12. Multi Molds' focus clientele is the kydex holster maker market. Really, they offer little to the leather holstersmith compared to Rings, ASP, Duncan's or Bunkhouse Tools; especially considering their comparative cost. However, no one effectively addresses the market for revolver dummy guns. There is an opportunity...
  13. That is a very well crafted rig you produced. Your customer will definitely be showing it off to his friends. Betcha get more orders. Kudos and thanks for sharing.
  14. The first blue guns I ordered were uncoated. Then I found a cheaper source that only offered coated blue guns. If left on, as mentioned above, some of the coating will come off while wet molding. Removing it isn't that hard, I just use denatured alcohol and a rag. But, it is kind of a PITA. Take 5 minutes. I just look at it as part of the mold prep process which includes cutting off the front sight, taping a dowel to help mold the sigh channel and filling in the trigger guard, filling in the safety at the "on" position for those models molded with the safety in the 'off" position, and partially filling in ejection port on those models with the cavernous ports. (I use DAP Plastic Wood. Easy to work with, dries hard as a rock. Easy to file/sand.) So, to me, removing the blue is just one of the steps in prepping.
  15. Sir, you have taken the avenger to a new level. Very nice. Bruce Nelson, who originated the design as his "Professional" model would be proud. Of course, the style is most commonly known as the Avenger because John Bianchi, supposedly in consultation with the gunwriter Col. Charles Askins, modified the Nelson design and marketed it as the Askins Avenger. As for the molded versus the sewn-in sight channel, I like both equally, but most often mold in the channel. I have a generously sized dowel taped to my blue gun and have to remove it when doing a sewn-in channel. Both work equally well. I'd have to say the sewn-in channel displays more craftsmanship. Thank you for sharing.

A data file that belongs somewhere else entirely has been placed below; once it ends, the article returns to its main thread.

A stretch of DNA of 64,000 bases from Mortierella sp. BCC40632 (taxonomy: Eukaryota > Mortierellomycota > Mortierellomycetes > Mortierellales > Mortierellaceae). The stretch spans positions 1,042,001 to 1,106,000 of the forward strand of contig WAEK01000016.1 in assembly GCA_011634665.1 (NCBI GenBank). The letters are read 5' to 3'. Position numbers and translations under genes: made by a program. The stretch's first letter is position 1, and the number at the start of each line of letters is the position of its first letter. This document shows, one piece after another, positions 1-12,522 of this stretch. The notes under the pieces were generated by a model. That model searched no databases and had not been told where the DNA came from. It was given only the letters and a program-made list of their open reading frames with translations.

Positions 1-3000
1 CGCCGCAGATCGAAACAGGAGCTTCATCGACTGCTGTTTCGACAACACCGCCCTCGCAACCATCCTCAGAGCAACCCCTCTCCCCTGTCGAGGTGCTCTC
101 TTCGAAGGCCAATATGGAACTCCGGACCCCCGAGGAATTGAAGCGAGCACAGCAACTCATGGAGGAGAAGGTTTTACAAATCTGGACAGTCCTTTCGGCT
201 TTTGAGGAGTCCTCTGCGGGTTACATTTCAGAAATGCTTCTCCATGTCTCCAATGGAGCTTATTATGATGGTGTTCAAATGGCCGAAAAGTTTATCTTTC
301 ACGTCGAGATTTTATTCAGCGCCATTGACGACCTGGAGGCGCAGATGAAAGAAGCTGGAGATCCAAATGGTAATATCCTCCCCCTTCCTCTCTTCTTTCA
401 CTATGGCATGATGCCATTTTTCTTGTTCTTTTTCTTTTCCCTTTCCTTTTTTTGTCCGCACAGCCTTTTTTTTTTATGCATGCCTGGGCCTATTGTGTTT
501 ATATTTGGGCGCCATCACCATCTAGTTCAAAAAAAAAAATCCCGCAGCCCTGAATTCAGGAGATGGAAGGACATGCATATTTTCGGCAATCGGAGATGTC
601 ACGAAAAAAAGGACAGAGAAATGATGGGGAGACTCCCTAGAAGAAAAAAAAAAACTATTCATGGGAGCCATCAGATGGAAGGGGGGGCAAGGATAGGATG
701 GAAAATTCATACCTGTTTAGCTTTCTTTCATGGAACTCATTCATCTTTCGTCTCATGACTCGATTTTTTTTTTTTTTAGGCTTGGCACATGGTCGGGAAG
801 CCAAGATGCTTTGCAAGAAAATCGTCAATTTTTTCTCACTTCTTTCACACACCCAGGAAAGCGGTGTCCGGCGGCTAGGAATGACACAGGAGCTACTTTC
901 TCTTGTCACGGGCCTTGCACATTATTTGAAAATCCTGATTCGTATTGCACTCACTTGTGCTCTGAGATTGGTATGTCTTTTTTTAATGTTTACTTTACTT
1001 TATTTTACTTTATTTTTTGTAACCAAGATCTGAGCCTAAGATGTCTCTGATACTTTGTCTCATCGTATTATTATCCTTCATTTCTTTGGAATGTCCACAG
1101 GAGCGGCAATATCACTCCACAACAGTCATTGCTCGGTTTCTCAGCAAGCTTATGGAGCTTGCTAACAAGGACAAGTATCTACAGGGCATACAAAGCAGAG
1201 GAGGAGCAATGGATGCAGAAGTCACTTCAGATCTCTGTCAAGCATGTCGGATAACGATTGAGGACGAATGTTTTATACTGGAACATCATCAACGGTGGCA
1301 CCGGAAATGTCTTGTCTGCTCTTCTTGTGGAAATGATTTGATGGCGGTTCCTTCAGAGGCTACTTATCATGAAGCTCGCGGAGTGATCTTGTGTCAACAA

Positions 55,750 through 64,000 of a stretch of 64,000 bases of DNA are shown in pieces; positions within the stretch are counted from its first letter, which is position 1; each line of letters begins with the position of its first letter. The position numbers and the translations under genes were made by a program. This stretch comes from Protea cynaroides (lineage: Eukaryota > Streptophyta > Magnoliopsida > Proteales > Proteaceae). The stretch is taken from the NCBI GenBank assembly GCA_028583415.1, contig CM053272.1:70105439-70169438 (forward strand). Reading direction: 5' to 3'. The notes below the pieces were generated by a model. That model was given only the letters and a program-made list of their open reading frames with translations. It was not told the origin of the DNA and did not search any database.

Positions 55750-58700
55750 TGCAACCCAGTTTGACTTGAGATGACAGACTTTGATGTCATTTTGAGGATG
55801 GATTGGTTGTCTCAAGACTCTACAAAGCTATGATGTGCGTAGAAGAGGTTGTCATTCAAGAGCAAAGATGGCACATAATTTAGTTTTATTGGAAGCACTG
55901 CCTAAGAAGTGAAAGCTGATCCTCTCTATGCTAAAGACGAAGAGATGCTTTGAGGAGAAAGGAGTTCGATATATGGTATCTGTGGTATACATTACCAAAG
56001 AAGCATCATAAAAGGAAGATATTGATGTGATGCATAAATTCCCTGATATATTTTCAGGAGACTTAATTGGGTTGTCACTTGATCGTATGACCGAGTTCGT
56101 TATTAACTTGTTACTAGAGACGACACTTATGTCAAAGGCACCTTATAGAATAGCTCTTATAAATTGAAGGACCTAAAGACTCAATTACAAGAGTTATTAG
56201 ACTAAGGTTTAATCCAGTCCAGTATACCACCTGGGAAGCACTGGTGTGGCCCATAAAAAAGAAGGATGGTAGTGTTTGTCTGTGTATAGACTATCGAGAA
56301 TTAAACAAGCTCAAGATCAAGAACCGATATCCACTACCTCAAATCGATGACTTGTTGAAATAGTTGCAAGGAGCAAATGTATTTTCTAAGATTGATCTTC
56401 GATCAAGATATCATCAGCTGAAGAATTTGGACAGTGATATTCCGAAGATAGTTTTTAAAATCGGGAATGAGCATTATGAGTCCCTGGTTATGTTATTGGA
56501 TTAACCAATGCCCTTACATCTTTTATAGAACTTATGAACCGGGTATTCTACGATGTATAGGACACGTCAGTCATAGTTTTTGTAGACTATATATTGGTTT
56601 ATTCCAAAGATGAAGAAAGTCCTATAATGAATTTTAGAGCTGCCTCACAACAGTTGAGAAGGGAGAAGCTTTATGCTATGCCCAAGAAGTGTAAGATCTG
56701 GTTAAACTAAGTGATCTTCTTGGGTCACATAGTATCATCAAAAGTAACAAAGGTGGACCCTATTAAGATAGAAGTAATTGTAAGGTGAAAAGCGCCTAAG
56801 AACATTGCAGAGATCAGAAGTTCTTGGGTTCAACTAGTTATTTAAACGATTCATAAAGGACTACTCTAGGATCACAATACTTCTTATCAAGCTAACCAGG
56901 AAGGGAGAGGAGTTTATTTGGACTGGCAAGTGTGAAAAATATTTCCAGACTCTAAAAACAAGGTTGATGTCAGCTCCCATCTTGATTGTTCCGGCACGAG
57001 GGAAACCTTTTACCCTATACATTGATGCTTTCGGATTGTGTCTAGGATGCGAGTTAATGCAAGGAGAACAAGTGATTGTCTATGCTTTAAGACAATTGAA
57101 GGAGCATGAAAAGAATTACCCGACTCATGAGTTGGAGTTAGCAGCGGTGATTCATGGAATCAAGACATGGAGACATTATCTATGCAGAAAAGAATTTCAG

16. Back in November I asked Jason at Duncan's for a picture of the K-frame mold he had available. The pistol used to make the casting was a 4" Model 10, 38 Special. I do not know if he currently has a Model 19 mold, but, you should make sure to confirm before ordering. Also, the Ring's K-frame appears to be a 4" Model 10. The Bunkhouse S&W Magnum is a 4" .357 N-frame. They also offer 4" and 5" K-frame 38 Specials, as well as 6" and 8" Colt Pythons. I do not know of a source for a Model 19 mold, so have been using my real ones. Good luck. If you find a source, please let us know.
  17. Frans, I think I share your same problem with my new C4 and am also looking for a solution. When stitching through two layers of hard, 10/12 ounce veg tan, with 346/277 and a 25 needle, very slowly, the machine has to be hand wheeled because there is not enough torque at very slow speed to drive the needle through. Increasing the RPM setting is actually counter productive, because I am needing to run the machine very slowly, smoothly and precisely to land my stitches. Going through hard, Barge glued, double 16 ounce in a straight line at top speed is actually very easy. But, that is not the issue. (And yes, belts and pulleys are tight.) If anyone has any thoughts or suggestions it would be appreciated.
  18. Rock76, Sir, thank you. Thank you very much. I truly appreciate your generosity in sharing this valuable information with the Leatherworker community. As the recent owner of a Juki 441 clone, I have been researching needles to experiment with. You have saved me many hours of "googling" and note taking. Thank you again. You "Rock" indeed. Yours, Muzzleblast
  19. Most of the time I use a utility knife, but with the hooked "roofing" blades. For me, these work much better for most applications than straight blades. They easily follow the curves of a holster pattern as well as cut straight lines with ease. And, they are sharp and cheap.
  20. No, a S&W series 59XX will not work for a series 40XX hoslter. The 40 cal slides are just shy of 1/10 inch wider than the 9mm slides and also have a larger profle when viewed at the muzzle. S&W specifically designed the 40 cal guns so that no one could mount a 9mm slide on a 40 cal frame. A standard ( i.e. not TSW version ) 4006 would work for a 4026 holster if you tape a piece of dowel, or other filler, above the magazine release, where the frame mounted "decocker" lever is located. Otherwise, you may be able to design the holster so that the decocker is not covered. If you don't have a 40XX and can't get access to your coworker's father's gun, you could use a 40 cal blue/red/aluminum replica. Good luck.